NachhaltigAngewandte InformatikTC Grafenau
O. Fishkis, K. Müller, Robert Hable, B. Huwe
Effects of Throughfall Exclusion, Soil Texture and Spatial Continuity on Soil Water Repellency in Fichtel Mountains
Soil Science Society of America Journal, vol. 80, pp. 554-562
The occurrence of soil water repellency (SWR) in soil is controlled by soil organic matter (SOM) composition and is strongly soil-moisture dependent. During drying the reduction of water content in soil has been shown to induce the outward orientation of nonpolar ends of organic compounds and hence the increase in SWR. A prolonged drought can however also induce changes in SOM composition which in turn can affect SWR. In this study, we eliminate differences in water content after prolonged throughfall exclusion and a control treatment by oven-drying of the soil samples, to test if a prolonged drought affects SWR even after excluding the direct effect of soil moisture. In addition, the relevance of soil texture variability and spatial dependence of SWR for prediction of soil wettability distribution over the study area was explored. The samples of the upper mineral soil horizon were taken from six plots in Fichtel Mountains, subjected to a throughfall exclusion or control treatments, oven-dried and analyzed for soil texture and water drop penetration time (WDPT). A linear model with spatially correlated random effects was used to quantify the effects of soil texture and treatment on the persistence of the SWR and to simultaneously evaluate the spatial structure of the SWR. Based on estimated parameters the persistence of SWR was calculated on unsampled locations by robust kriging with external drift. The throughfall exclusion treatment significantly increased the log(WDPT) (p < 0.01) of the oven-dried soil by 0.46. The clay content and the sand content had highly significant (p < 0.001) negative effects, while silt content had positive effects on the log(WDPT). The variogram parameter with a range of 5.2 m, a nugget of 0.25, and a sill of 0.45 indicated a rather low degree of spatial dependence of log(WDPT). The main outcome of this study is that the positive effect of throughfall exclusion on SWR cannot be fully attributed to water content reduction. Most probably the drought-induced changes in SOM composition and microbial community were responsible for the observed increase in SWR.
DigitalAngewandte InformatikTC Grafenau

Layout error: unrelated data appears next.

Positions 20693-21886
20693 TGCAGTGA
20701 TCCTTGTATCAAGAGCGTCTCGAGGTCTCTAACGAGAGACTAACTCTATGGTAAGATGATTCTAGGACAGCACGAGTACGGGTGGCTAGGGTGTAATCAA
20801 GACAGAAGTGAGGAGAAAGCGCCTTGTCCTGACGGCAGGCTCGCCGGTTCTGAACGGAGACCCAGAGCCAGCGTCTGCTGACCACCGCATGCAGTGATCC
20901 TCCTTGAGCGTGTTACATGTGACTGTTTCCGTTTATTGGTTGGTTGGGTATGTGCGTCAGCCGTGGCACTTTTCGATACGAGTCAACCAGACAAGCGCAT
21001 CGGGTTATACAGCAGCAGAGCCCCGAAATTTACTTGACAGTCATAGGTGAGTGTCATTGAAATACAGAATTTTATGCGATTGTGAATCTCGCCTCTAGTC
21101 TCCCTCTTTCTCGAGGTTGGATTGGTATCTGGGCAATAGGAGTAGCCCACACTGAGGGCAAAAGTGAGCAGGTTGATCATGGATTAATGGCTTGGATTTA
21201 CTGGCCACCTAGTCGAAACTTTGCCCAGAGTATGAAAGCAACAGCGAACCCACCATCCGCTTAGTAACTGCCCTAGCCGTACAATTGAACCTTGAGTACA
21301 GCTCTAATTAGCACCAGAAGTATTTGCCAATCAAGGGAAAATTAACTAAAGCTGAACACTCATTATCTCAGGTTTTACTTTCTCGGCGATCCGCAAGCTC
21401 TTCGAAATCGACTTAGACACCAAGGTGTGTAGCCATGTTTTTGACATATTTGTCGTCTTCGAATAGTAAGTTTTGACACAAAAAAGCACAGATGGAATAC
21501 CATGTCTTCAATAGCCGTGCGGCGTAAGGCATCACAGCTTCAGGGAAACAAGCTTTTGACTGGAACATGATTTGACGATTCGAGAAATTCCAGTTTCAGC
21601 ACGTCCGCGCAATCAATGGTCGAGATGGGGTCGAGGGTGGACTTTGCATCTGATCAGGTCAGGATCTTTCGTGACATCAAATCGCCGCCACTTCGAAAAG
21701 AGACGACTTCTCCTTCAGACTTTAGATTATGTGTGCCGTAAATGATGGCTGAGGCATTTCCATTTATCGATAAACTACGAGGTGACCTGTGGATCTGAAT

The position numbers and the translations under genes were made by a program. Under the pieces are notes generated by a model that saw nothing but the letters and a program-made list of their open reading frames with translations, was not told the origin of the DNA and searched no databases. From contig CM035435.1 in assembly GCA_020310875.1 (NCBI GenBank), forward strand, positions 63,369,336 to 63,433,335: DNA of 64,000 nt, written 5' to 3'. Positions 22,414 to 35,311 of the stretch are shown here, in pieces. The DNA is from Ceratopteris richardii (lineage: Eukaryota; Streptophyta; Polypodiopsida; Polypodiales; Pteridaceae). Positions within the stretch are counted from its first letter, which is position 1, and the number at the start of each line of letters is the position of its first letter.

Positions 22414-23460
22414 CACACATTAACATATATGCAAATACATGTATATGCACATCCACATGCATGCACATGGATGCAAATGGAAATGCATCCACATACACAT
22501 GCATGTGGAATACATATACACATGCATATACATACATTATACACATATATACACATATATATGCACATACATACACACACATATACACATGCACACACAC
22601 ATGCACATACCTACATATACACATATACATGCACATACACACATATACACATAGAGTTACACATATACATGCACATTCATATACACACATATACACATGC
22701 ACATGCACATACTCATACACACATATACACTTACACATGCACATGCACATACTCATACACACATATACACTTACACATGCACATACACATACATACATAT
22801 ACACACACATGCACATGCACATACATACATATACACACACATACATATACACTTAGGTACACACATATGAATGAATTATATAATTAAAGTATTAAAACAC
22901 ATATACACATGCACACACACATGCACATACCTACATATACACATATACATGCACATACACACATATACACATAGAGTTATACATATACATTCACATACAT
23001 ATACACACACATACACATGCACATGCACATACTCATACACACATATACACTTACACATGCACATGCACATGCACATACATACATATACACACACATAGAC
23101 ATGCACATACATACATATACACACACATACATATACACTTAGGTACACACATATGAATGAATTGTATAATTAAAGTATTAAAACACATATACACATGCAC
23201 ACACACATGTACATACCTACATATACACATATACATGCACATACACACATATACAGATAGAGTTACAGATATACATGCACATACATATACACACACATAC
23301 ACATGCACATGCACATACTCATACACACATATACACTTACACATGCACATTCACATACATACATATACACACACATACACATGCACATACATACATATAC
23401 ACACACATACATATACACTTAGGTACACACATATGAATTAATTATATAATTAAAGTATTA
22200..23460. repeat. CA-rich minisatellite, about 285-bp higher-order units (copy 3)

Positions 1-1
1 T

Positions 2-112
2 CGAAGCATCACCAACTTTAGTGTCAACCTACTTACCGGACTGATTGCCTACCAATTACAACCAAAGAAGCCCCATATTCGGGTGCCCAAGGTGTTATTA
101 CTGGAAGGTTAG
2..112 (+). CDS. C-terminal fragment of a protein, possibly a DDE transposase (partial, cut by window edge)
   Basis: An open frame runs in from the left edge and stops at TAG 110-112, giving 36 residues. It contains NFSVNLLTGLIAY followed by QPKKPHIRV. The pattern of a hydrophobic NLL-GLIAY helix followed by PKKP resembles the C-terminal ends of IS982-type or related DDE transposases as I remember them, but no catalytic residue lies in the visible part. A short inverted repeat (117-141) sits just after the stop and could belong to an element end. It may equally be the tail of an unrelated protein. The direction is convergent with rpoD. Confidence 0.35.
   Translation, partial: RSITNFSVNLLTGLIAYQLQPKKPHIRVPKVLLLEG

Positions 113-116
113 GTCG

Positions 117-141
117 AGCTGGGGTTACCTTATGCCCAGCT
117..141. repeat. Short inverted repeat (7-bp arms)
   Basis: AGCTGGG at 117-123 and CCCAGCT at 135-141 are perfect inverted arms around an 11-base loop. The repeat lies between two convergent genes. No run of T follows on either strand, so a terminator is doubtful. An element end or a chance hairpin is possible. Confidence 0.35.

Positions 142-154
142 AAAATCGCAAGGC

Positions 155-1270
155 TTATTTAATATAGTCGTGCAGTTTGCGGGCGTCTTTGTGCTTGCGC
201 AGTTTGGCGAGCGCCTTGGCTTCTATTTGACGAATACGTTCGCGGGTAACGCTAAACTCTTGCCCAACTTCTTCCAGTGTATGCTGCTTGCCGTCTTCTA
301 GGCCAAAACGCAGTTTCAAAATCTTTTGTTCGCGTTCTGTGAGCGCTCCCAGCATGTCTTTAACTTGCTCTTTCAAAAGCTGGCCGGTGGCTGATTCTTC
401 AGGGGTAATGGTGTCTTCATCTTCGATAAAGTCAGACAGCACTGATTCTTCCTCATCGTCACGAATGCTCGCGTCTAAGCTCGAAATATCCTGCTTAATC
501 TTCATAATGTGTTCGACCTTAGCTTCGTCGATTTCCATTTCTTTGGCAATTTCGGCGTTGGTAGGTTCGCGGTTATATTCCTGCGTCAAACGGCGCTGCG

K. Strohriegel, Robert Hable
Qualitative robustness of estimators on stochastic processes
Metrika, vol. 79, no. 8, pp. 895-917
A lot of statistical methods originally designed for independent and identically distributed (i.i.d.) data are also successfully used for dependent observations. Still most theoretical investigations on robustness assume i.i.d. pairs of random variables. We examine an important property of statistical estimators—the qualitative robustness in the case of observations which do not fulfill the i.i.d. assumption. In the i.i.d. case qualitative robustness of a sequence of estimators is, according to Hampel (Ann Math Stat 42:1887–1896, 1971), ensured by continuity of the corresponding statistical functional. A similar result for the non-i.i.d. case is shown in this article. Continuity of the corresponding statistical functional still ensures qualitative robustness of the estimator as long as the data generating process satisfies a certain convergence condition on its empirical measure. Examples for processes providing such a convergence condition, including certain Markov chains or mixing processes, are given as well as examples for qualitatively robust estimators in the non-i.i.d. case.
Angewandte InformatikTC Grafenau
Statistical Properties of Support Vector Machines and Related Methods from Machine Learning: Theory and Applications
1. Bayerisch-Tschechische Wissenschaftskonferenz "Datenanalyse", Jindřichův Hradec, Tschechische Republik
Einführung in die Stochastik
Ein Begleitbuch zur Vorlesung
SpringerSpektrum Lehrbuch, Berlin [u.a.]
O. Fishkis, M. Wachten, Robert Hable
Assessment of soil water repellency as a function of soil moisture with mixed modelling
European Journal of Soil Science, vol. 66, no. 5, pp. 910-920
An understanding of the relation between soil water repellency (SWR) and soil moisture is a prerequisite of water-flow modelling in water-repellent soil. Here, the relation between SWR and soil moisture was investigated with intact cores of soil taken from three types of soil with different particle-size distributions. The SWR was measured by a sessile drop contact angle (CA) during drying at soil pF values that ranged from −∞ to 4.2. From the measured CA, the work of adhesion (Wa) was calculated and its relation with the pF-value was explored. Mixed modelling was applied to evaluate the effects of pF, soil type and soil depth on CA and Wa. For all soil types, a positive relation was observed between CA and the pF-value that could be represented by a linear model for the pF-range of 1–4.2. The variation in slope and intercept of the CA–pF relationship caused by heterogeneity of the samples taken from a single soil horizon was quantified. In addition, the relation between CA and water content (WC) showed hysteresis, with significantly larger CAs during drying than during wetting.